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10 non-tendered free agents who might help the Detroit Tigers

Several players were non-tendered by their former clubs on Wednesday. Here are some who might be useful in Detroit.

Kelley L Cox-USA TODAY Sports

The Detroit Tigers did not tender contracts to relief pitchers Neftali Feliz and Al Alburqurque on Wednesday, trimming an estimated $7.3 million from their payroll and opening up two additional spots in their bullpen. Around the major leagues, over 30 players were non-tendered and are now free agents. Here are 10 players who might be of some interest to the Tigers.

Yusmeiro Petit, RHP, San Francisco Giants

Petit posted a 3.67 ERA with a 1.18 WHIP and 59 strikeouts to 15 walks in 76 innings in 2015. He got some work the previous season as a spot starter and held his own in that role as well. He stood to get a raise on a salary of $2.1 million but the Giants didn't want to pay that. At 31 years old, he has experience and can work multiple innings.

Henderson Alvarez, RHP, Miami Marlins

Alvarez worked just 22 innings in 2015 and required season-ending shoulder surgery in July. In 2014, he posted a 2.65 ERA and 1.23 WHIP in 187 innings, with 111 strikeouts to just 33 walks. He is still only 25 years old and should be ready for action some time next spring. Several clubs will be interested, and Alvarez could get a multi year contract.

Cesar Ramos, LHP, California Angels

Ramos held opponents to a 2.75 ERA and 1.33 WHIP in 52 1/3 innings last year while posting a 43:15 strikeout-to-walk ratio. At age 31, he earned $1.3125 million and was expecting a modest raise to a projected $1.7 million in 2016. He worked 82 innings as a swingman for the Rays in 2014, making seven starts and 43 relief appearances. He was equally effective against right and left-handed hitters last season, giving up just two home runs on the year.

Steve Cishek, RHP, St Louis Cardinals

Cishek began the 2015 season as the closer for the Marlins, and was traded to the Cards in July after he struggled. Prior to being non-tendered, he was to earn a raise from his $6.65 million salary in 2015. Money is the issue here, as he has had solid numbers with a 2.93 career ERA. He rebounded down the stretch in 2015 to post a 3.19 ERA, 1.21 WHIP, and 84 strikeouts to 21 walks in 65 total innings of work. The Tigers were reported to be one of several teams interested in him at the deadline.

Mike Minor, LHP, Atlanta Braves

Minor missed the 2015 season after undergoing surgery in May for a torn labrum in his pitching shoulder. He has a career 4.11 ERA with a 1.27 WHIP over parts of five seasons, mostly in the Braves' rotation. He earned $5.6 million last season on the disabled list and was eligible for arbitration once again. There will be clubs interested in his services, including the Braves, at a lower price tag.

Greg Holland, RHP, Kansas City Royals

Holland will probably miss the entire 2016 season following Tommy John surgery in October, and will be a free agent with another year of service time. He could sit out the season and look for a contract at that time, or sign an incentive-laden two-year deal with a club willing to wait for his return. He was one of the best closers in the game before his injury.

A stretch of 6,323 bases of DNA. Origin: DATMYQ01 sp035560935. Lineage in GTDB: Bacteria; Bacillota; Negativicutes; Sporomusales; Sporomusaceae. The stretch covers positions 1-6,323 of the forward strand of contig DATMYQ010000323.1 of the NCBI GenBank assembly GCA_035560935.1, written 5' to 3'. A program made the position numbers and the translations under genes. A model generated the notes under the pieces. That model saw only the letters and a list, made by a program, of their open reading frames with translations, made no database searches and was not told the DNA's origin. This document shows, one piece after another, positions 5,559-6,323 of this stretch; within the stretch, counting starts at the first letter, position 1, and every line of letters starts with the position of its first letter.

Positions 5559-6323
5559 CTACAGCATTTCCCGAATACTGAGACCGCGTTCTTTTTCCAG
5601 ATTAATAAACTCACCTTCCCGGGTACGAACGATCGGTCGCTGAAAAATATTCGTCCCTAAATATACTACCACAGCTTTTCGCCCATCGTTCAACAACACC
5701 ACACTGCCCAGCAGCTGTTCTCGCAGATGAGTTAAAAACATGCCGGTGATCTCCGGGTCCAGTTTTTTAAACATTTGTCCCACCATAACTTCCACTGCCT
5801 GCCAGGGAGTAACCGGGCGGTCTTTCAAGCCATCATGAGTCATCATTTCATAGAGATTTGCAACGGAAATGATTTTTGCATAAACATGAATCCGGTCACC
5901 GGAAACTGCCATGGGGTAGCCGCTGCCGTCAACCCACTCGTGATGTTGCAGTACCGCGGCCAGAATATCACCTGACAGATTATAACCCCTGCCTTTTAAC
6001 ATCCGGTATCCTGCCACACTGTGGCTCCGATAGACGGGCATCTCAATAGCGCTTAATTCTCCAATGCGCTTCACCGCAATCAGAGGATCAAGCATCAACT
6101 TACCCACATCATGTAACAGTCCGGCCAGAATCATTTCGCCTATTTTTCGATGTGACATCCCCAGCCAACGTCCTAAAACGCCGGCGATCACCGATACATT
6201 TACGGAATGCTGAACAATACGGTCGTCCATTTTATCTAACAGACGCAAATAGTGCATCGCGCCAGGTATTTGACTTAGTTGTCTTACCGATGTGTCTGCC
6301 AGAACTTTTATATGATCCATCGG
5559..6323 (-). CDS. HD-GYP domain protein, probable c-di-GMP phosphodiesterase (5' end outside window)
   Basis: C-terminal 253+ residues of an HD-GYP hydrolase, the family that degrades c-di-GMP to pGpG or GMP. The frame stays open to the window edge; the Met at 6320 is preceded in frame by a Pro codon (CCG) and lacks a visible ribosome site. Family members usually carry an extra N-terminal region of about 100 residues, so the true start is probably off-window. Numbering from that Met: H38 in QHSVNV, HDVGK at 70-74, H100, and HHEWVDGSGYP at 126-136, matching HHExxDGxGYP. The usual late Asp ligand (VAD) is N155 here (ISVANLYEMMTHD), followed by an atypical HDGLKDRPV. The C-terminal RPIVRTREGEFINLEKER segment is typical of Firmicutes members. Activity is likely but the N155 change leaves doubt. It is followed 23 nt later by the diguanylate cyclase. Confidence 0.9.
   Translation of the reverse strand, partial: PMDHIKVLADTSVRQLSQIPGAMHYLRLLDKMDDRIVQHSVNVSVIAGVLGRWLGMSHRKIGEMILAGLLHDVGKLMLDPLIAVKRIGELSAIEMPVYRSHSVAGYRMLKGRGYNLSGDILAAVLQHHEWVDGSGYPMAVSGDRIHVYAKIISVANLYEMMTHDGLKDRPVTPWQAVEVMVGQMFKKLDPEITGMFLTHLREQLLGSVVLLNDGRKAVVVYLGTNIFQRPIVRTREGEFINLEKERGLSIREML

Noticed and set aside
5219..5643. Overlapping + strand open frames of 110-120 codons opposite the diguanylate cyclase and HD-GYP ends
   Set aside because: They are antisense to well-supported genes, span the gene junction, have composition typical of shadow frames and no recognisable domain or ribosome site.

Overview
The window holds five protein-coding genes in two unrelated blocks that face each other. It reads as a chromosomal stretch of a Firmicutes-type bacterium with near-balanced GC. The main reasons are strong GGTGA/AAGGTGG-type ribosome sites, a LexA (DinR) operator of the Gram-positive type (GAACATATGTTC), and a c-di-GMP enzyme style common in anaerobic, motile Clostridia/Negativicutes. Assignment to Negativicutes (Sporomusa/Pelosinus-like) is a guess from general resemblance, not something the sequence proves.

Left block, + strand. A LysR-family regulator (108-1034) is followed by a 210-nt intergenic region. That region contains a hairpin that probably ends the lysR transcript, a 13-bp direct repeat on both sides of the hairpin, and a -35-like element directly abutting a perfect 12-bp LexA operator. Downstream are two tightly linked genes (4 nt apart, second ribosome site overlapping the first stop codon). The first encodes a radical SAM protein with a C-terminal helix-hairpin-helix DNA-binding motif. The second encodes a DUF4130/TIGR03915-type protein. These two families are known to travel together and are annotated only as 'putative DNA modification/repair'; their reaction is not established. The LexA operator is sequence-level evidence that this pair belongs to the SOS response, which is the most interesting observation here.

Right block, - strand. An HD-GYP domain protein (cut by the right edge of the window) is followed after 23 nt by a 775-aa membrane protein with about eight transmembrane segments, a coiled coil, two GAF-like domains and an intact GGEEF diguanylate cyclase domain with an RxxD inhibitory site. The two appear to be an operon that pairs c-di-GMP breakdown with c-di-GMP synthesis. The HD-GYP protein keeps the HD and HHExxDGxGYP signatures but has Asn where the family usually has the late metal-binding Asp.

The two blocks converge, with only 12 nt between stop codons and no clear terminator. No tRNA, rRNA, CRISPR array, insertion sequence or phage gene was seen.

Pedro Alvarez, 1B/ 3B, Pittsburgh Pirates

Alvarez was one of the game's premier power hitters just a couple seasons ago. He earned $5.75 million in 2015 and was due for a projected $8.1 million after slugging 27 homers with 77 RBI in 491 plate appearances. The 28-year-old left-handed slugger hit .243/.318/.469, and has hit at least 25 homers three times in the past four years. No, he doesn't play left field.

Jacob Turner, RHP, Chicago White Sox

The former first round pick of the Tigers who was shipped to Miami in the Anibal Sanchez trade is now a free agent. He has battled injuries ever since the trade, never reaching 120 innings in a season. Believed by some to be a breakout candidate in 2015, Turner didn't throw a single pitch. He eventually had elbow surgery in July, ending his season. He should be available on a minor league contract.

Chris Carter, 1B/ DH, Houston Astros

Carter was projected to earn $5.6 million in 2016 after hitting .199/.327/.407 with 24 home runs last season. Carter is a strikeout machine with big power, slugging 90 home runs over the past three seasons.

Tyler Flowers, C, Chicago White Sox

While the writing may have been on the wall after Chicago signed Alex Avila, not many expected Flowers to get the boot. He hit just 236/.292/.356 in 2015, but has shown some pop in the past, including a 15-homer season in 2014. There are not many catchers on the market this winter, so he should find work with a major league club.

Here are some other players who were non-tendered by their respective clubs on Wednesday and are now on the free agent market:

David Lough, OF, Baltimore Orioles
Hector Sanchez, C, San Francisco Giants
Ryan Cook, RHP, Chicago Cubs
Jack Leathersich, LHP, Chicago Cubs
Orlando Calixte, INF, Kansas City Royals
Paul Janish, SS, Baltimore Orioles
Jaff Decker, OF, Pittsburgh Pirates
Elian Herrera, 3B, Milwaukee Brewers
Ryan LaMarre, OF, Cincinnati Reds
Ryan Mattheus, RHP, Cincinnati Reds
Pedro Villarreal, RHP, Cincinnati Reds
Josh Thole, C, Toronto Blue Jays
Will Middlebrooks, INF, San Diego Padres
Lisalverto Bonilla, RHP, Los Angeles Dodgers
James Jones, OF, Texas Rangers
Juan Nicasio, RHP, Los Angeles Dodgers
Craig Stammen, RHP, Washington Nationals
Nick Tepesch, RHP, Texas Rangers
Yohan Flande, LHP, Colorado Rockies
Rocky Gale, C, San Diego Padres
Frank Garces, RHP, San Diego Padres
Ike Davis, 1B, Oakland Athletics
Aaron Crow, RHP, Miami Marlins


Pedro Ciriaco, 3B, Braves
Domingo German, RHP, Yankees
Eury Perez, CF, Braves